Some commentators have suggested that what Jesus is, in fact, talking in apocalyptic language about is his own passion, death, and subsequent resurrection.  And when one reads some of the Gospel accounts of what happens as Jesus is being crucified and after he has died, that imagery also sounds rather apocalyptic (darkness covers the land, the temple curtain is mysteriously torn in two, earthquakes occur).  Yet, clearly, no world-ending, sinner-destroying event has occurred.  So what sort of apocalypse is this?

The etymological meaning of the word “apocalypse” is actually rather different from its dictionary definition.  The Greek from which the word comes actually means “to uncover”.   So, in the word’s original sense, an apocalypse is an uncovering of something previously covered up.  And I think it is in this sense that Jesus employs apocalyptic imagery.

For Jesus wishes his disciples, and those who have followed them, to understand that his passion, death, and resurrection — and, indeed, perhaps the whole of his life and death — are uncovering some very important things that were previously covered up.  In this drama, we see God show up not as the conquering military figure that is usually pulled from the pages of Revelation, but rather as the vulnerable human being who surrenders to our violence.  And that act of surrender not only uncovers a very different sort of God than the one who often lives in our imagination, but also uncovers some rather unpleasant truths about human beings, like the way in which we make others whom we fear or hate or don’t understand into our victims in order to preserve our own sense of the order of things, or to maintain our position.  In the death of Jesus, we see God uncovered as the One who joins the victim rather than the victim-maker.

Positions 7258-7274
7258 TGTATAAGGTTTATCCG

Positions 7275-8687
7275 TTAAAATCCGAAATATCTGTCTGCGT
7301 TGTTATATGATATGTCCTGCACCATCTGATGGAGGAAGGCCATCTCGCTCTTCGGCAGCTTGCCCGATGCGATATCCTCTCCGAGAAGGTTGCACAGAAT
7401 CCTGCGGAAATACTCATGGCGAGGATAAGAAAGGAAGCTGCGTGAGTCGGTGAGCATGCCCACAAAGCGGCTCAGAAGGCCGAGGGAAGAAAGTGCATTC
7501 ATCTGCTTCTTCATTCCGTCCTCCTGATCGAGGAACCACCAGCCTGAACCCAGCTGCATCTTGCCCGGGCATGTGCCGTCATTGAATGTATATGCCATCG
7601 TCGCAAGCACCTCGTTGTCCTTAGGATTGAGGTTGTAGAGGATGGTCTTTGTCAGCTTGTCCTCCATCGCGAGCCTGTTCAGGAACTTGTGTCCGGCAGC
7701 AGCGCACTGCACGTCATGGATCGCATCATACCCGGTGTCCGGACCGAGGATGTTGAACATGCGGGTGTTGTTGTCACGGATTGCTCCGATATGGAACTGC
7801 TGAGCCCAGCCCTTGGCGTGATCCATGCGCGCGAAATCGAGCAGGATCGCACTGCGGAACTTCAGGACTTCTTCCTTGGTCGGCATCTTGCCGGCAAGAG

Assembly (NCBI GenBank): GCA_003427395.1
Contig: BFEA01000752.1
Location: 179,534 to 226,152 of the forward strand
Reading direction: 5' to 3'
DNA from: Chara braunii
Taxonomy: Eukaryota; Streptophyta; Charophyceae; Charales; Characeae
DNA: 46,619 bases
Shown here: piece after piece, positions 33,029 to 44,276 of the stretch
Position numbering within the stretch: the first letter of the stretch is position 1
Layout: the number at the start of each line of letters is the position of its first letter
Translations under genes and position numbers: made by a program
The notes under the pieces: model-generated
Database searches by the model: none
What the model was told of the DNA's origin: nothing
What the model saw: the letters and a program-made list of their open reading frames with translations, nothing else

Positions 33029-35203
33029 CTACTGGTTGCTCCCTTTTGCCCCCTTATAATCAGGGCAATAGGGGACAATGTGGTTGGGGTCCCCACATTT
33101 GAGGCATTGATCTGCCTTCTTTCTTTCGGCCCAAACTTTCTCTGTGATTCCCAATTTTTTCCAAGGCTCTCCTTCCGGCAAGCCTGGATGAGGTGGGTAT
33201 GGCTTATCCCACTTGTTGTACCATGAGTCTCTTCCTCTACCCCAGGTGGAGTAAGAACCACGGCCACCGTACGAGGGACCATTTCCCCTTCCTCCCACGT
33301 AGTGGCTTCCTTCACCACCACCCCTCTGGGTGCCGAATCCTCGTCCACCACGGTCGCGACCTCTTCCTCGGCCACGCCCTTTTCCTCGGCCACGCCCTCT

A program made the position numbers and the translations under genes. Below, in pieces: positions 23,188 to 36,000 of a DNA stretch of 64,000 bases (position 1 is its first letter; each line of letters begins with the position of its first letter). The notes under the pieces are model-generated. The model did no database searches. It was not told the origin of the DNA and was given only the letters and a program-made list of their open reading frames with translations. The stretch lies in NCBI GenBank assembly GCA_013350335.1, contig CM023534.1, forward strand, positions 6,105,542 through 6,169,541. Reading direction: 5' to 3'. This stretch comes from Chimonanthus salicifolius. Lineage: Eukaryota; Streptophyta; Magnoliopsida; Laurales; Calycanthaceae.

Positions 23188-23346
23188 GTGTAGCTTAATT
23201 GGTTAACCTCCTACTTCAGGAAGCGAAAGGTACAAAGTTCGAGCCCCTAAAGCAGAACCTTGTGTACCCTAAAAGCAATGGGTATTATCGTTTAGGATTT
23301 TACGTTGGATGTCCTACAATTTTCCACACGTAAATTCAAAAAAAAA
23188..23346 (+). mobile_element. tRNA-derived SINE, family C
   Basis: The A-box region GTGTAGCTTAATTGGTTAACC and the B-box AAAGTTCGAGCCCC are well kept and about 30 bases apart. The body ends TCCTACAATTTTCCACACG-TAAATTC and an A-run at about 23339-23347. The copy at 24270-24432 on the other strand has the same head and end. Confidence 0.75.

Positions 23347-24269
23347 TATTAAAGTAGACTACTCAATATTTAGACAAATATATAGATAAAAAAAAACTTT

And yet, the resurrection of Jesus uncovers God’s deep love and compassion for the victim-makers, for in the Risen Christ God shows up not as the avenger who will destroy those who sinned against him so violently but as the victim who forgives and who, through that very act of loving forgiveness, invites us out of our violence, out of our victim-making ways (thanks to James Alison for uncovering this for me!).

In this season of Advent, we hear a lot of apocalyptic language in church, and it tends to drive our thoughts toward the “second coming” of Christ and some kind of Divine Retribution that Christ will bring to deal with the world’s troubles.   But I think this understanding is very far from the teaching of Christ, who seems to see in his own death and resurrection the apocalypse that really matters:  the uncovering of inconvenient truths about ourselves coupled with the opportunity to move beyond ourselves into a different way of being human.